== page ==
A gain control signal source 10 supplies a gain control signal to a differential pair of transistors 12 and 14. The differential transistors 12 and 14 have their collectors connected together to be supplied by a current source 16 supplied by the voltage source 3. The current source is selected to provide a current I1+I2. The gain control signal is connected to the base of transistor 12, and a fixed source providing a voltage VDC 18 biases the base of the transistor 14.
 The currents I1 and I2 are mirrored into two current mirror reference diodes 24 and 26.
 Variable gain control is provided for a mixer block 20 and amplifier 23 stacked between the voltage source 3 and ground. In the present description, “above” is used to denote closer to the voltage source 3 and “below” is used to denote closer to ground in terms of both distance in the diagram and potential level. I1+I2 remain equal to I, the current supplied by the current source 16.
 I1 and I2 are mirrored into two current mirror reference diodes transistors 24 and 26 respectively connected in a diode configuration with their bases and collectors tied together. Transistors 28 and 30 have their bases connected to the base of the transistor 26 and their collectors connected to the bottom of the amplifier circuit 23. Resistors 32, 34 and 36 are respectively connected between the collectors of the transistors 26, 28 and 30 and ground. The current through the transistors 28 and 30 are I2A and I2B respectively. 12A+12B=I2. Similarly, transistors 40 and 42 have their bases connected to the base of the transistor 24. Resistors 44, 46 and 48 are respectively connected between the emitters of the transistors 24, 40 and 42 and ground. The current through the transistor 42 is I1/2, and the current through the transistor 40 is I2/2.
 Resistors 51 and 53 are connected between the voltage source 3 and collectors of the transistors 40 and 42 respectively. Lower terminals of the resistors 51 and 53 respectively are connected to a top of the mixer block 20. Lower terminals 55 and 57 of the resistors 51 and 53 respectively comprise output terminals of the mixer block 20. A first channel 61 of the mixer block 20 comprises transistors 60, 62, 64 and 66 coupled in a conventional manner. The emitters of the transistors 60 and 62 are tied together to a terminal 67 and the transistors 64 and 66 have their collectors connected together to a mid-terminal 69. The collectors of transistors 60 and 64 are connected together to the upper terminal 55 and the collectors of the transistors 62 and 66 are connected to the upper terminal 57. Another Gilbert cell channel 71 is provided comprising transistors 70, 72, 74 and 76. A terminal 68 is intermediate the basis of transistors 62 and 64.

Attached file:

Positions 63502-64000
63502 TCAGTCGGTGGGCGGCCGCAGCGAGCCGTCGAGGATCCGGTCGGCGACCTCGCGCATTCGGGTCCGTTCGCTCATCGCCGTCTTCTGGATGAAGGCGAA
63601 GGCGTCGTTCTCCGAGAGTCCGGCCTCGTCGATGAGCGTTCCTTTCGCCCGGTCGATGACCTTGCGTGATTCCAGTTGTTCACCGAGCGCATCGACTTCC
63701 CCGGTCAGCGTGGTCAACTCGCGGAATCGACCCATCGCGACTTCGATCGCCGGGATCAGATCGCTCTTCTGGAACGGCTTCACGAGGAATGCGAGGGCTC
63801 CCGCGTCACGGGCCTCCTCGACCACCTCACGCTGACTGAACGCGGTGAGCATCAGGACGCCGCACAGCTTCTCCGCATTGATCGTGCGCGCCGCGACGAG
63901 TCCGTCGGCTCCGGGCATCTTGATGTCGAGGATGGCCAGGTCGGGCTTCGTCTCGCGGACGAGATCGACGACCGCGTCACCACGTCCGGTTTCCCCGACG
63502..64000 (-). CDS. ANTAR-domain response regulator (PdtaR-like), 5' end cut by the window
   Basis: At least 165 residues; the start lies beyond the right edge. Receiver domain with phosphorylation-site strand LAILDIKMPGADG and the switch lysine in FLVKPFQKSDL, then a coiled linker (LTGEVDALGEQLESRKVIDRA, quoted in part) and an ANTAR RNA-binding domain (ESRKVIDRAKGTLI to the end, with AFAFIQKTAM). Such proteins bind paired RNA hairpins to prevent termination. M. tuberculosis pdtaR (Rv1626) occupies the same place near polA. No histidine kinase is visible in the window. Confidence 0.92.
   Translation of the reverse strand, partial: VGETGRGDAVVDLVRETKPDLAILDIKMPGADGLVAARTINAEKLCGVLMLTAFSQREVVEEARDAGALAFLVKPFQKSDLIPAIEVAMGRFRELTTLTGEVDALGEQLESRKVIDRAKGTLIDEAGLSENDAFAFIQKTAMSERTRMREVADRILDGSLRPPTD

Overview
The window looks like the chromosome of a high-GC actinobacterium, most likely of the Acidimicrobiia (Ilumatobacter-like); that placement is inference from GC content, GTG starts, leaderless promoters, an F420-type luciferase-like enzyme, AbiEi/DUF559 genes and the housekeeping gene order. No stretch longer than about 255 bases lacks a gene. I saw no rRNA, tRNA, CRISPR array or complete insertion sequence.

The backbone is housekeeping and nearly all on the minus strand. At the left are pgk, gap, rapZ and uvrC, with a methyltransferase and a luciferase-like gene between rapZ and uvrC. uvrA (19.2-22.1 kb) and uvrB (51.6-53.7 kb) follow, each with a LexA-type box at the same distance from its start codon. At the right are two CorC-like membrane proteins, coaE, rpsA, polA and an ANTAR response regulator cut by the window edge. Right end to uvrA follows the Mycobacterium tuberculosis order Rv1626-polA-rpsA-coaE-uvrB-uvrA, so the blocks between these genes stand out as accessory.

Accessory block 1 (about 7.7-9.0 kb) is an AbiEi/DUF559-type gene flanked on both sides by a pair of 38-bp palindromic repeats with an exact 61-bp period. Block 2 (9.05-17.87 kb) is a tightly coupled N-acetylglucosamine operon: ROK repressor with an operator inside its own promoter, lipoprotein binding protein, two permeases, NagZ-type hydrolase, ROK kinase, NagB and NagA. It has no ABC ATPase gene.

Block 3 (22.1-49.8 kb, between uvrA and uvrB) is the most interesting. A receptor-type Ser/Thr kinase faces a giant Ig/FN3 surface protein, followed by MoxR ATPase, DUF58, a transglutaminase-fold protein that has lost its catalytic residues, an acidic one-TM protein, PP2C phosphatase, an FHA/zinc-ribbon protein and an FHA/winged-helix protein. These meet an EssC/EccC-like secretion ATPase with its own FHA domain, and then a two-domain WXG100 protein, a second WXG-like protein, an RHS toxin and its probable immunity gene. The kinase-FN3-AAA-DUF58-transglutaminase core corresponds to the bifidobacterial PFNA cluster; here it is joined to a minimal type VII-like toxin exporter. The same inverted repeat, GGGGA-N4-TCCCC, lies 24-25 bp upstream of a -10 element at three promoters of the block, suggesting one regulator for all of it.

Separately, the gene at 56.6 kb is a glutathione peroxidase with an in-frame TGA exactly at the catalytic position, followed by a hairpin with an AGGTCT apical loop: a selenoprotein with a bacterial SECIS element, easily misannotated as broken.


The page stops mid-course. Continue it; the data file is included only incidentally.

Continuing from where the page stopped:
A terminal 78 is intermediate the basis of the transistors 72 and 74, which are connected together. The transistors 70 and 74 have their collectors connected together at mid-terminal 67, while the transistors 72 and 76 have their collectors connected together at the mid-terminal 69. Emitters of the terminal 70 and 72 are connected together at a lower terminal 77 and emitters of the transistors 74 and 76 are connected together at a lower terminal 79.